"Every man is a damn fool for at least five minutes every day; wisdom consists in not exceeding the limit." Elbert Hubbard

Tuesday, June 1, 2010

Memorial Day 2010

Memorial Day, when we honor our dead and their survivors. Those who didn't make it home, those who have passed on since, and the families left behind.

Here in Barnegat, we had two days of ceremonies. On Sunday we honored the fallen and were proud to officially present a brother with long overdue recognition for brave deeds from forty years ago. Monday was celebrated with a parade and barbeque at the American Legion hall.

VFW Post 10092 Commander and American Legion Post 232 Commander laying the wreath at the Barnegat memorial to veterans, fire-fighters, police officers, and emergency medical technicians. We had a small crowd in attendance, which I did not get any pictures of unfortunately. Our neighbors, friends, and family; we are grateful for their support.

We remembered the fallen, but also honored a comrade in our ranks, affectionately known as "Captain Jack" .

1LT John Monahan, Vietnam-1970.

CPT (Retired) John Monahan-2010.

CPT Jack being presented with his medals by his son, also an officer in the US Army and Iraq veteran. In attendance was his father-in-law, the oldest member of our VFW Post at ninety-seven years of age, a B-17 bomber pilot in WWII.

These four medals were for actions committed forty years ago in Vietnam. The Silver Star, Bronze Star, Vietnam Gallantry Cross with Palm, and Vietnam Wound Medal with two Oak leaf clusters.

1LT Monahan was a Mortar Platoon Leader with A Company, 5th Battalion, 7th Cavalry Regiment, 1st Cavalry Division. The Bronze Star Medal was awarded for his service in Vietnam and Cambodia while the other three were specifically for his actions during 19-25 May, 1970.

In essence a platoon from his company was pinned under extremely heavy fire and taking severe casualties. He fought his way forward through enemy fire with several other soldiers carrying much needed supplies. Discovering that the leadership of the platoon was killed or wounded, he assumed command and was wounded several times during the day from both enemy fire and napalm while directing artillery and airstrikes danger close to his own position, managing to keep from being overrun by the enemy. After the better part of a day, he was able to move the platoon back to the company position and finally accepted medical aid for himself.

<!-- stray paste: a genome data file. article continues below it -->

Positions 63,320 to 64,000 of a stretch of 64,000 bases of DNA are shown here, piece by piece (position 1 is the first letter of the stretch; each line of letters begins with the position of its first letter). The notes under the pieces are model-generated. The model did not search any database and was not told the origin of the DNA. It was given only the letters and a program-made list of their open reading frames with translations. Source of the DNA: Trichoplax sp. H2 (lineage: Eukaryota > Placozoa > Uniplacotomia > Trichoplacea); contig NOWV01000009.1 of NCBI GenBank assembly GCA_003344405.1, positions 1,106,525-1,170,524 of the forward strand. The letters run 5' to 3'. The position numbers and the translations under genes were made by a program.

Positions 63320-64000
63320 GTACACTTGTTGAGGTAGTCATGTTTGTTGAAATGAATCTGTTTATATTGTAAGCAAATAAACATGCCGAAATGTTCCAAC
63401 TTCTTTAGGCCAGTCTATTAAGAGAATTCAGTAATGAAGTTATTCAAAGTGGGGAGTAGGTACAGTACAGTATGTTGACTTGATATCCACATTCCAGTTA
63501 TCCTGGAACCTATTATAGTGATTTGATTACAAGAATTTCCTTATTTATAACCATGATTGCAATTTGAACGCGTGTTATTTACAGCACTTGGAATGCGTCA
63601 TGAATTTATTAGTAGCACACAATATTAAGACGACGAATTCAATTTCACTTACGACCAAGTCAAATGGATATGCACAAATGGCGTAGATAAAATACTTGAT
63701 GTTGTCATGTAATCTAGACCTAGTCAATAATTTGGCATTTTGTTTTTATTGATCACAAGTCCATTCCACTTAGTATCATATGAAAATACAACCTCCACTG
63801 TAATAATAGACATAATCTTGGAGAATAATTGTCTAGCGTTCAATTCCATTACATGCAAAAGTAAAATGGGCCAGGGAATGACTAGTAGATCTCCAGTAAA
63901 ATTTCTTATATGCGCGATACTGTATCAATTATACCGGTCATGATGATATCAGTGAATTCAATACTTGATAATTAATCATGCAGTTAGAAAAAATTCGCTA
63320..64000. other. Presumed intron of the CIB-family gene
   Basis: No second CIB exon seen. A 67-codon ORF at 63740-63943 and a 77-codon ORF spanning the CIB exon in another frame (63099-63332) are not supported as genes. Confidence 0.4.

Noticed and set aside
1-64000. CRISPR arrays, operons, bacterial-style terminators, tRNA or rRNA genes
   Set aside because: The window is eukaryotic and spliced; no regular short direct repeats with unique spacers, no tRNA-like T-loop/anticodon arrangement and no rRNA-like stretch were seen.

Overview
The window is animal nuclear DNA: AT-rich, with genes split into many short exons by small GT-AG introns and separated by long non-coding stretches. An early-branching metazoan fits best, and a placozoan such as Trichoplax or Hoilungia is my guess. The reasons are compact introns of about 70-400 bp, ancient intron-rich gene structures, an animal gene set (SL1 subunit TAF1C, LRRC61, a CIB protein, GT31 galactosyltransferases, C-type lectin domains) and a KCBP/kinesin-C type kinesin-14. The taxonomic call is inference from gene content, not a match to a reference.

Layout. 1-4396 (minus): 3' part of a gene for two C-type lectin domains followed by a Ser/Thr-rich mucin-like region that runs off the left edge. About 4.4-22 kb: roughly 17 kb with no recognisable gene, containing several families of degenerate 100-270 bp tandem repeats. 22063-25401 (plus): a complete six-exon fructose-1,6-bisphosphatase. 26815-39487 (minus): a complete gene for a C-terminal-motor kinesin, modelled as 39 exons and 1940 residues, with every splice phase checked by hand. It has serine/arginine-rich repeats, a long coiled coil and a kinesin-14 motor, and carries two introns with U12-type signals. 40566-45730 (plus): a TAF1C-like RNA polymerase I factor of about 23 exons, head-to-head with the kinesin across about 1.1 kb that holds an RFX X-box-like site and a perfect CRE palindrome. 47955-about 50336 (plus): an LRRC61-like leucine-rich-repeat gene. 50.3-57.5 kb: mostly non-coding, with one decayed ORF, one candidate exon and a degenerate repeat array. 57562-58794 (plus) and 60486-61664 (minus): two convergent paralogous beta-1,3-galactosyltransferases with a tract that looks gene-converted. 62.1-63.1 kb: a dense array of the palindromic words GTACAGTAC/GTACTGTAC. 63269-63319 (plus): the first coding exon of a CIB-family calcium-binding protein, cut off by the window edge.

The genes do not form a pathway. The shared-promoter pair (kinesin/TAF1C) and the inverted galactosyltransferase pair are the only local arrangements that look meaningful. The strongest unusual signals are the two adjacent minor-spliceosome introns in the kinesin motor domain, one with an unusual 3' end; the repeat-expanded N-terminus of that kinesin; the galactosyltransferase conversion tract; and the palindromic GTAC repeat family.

In the most important words of the citation, I quote: First Lieutenant Monahan's valorous actions are in keeping with the finest traditions of military service and reflect great credit upon himself and the United States Army.

I cannot do credit to the narrative of that day. His son read to us a full and proper account of the battle in detail. We are honored to count him in our ranks. CPT Jack left the Army in 1971 and served with both the Army Reserve and Army National Guard until 1982, when he retired from military service.

On Monday we had our parade which I marched in for the first time. Which unfortunately means I did not get any pictures to show here. It was a good event nonetheless, excepting whoever set off a firework as the veterans marched past. It went from downtown Barnegat, up Route 9 to the American Legion hall, where they graciously hosted a barbeque for the marchers and viewers. I met more of my brother veterans and several friends. Had some food and was also introduced to kind people who offered assistance if I need it in taking advantage my veteran's benefits.

I'm glad I moved here and decided to stay after returning from Iraq.

With malice toward none; with charity for all; with firmness in the right, as God gives us to see the right, let us strive on to finish the work we are in; to bind up the nation's wounds; to care for him who shall have borne the battle, and for his widow, and his orphan...

Pres. Abraham Lincoln, Second Inaugural Address-4 March 1865

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